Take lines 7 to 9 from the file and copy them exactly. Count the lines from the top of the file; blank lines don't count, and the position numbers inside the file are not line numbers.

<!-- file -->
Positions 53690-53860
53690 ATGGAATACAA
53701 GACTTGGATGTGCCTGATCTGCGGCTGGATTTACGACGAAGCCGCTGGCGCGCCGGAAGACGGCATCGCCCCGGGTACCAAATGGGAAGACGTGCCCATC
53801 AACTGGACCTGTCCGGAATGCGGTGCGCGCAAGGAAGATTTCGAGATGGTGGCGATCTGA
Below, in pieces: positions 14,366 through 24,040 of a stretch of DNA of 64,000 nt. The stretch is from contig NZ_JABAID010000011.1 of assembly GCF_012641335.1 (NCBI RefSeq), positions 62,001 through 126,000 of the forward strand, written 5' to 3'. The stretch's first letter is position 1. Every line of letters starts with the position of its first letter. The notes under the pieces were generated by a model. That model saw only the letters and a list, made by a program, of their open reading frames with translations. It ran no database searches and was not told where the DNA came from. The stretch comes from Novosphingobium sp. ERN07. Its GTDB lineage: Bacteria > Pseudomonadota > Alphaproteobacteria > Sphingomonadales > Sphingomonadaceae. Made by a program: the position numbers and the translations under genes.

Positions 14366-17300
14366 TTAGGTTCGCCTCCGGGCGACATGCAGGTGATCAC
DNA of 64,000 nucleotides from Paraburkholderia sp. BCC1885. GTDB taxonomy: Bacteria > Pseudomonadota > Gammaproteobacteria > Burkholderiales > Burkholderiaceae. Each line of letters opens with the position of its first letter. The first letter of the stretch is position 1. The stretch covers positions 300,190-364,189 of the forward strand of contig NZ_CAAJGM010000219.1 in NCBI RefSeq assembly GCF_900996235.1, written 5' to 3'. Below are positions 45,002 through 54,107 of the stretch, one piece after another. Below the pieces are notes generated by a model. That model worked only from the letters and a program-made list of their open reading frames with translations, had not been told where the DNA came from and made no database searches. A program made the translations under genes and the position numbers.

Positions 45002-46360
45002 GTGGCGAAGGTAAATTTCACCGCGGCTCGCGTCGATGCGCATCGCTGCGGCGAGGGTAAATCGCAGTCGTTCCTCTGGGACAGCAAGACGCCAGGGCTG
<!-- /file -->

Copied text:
14366 TTAGGTTCGCCTCCGGGCGACATGCAGGTGATCAC
DNA of 64,000 nucleotides from Paraburkholderia sp. BCC1885. GTDB taxonomy: Bacteria > Pseudomonadota > Gammaproteobacteria > Burkholderiales > Burkholderiaceae. Each line of letters opens with the position of its first letter. The first letter of the stretch is position 1. The stretch covers positions 300,190-364,189 of the forward strand of contig NZ_CAAJGM010000219.1 in NCBI RefSeq assembly GCF_900996235.1, written 5' to 3'. Below are positions 45,002 through 54,107 of the stretch, one piece after another. Below the pieces are notes generated by a model. That model worked only from the letters and a program-made list of their open reading frames with translations, had not been told where the DNA came from and made no database searches. A program made the translations under genes and the position numbers.

Positions 45002-46360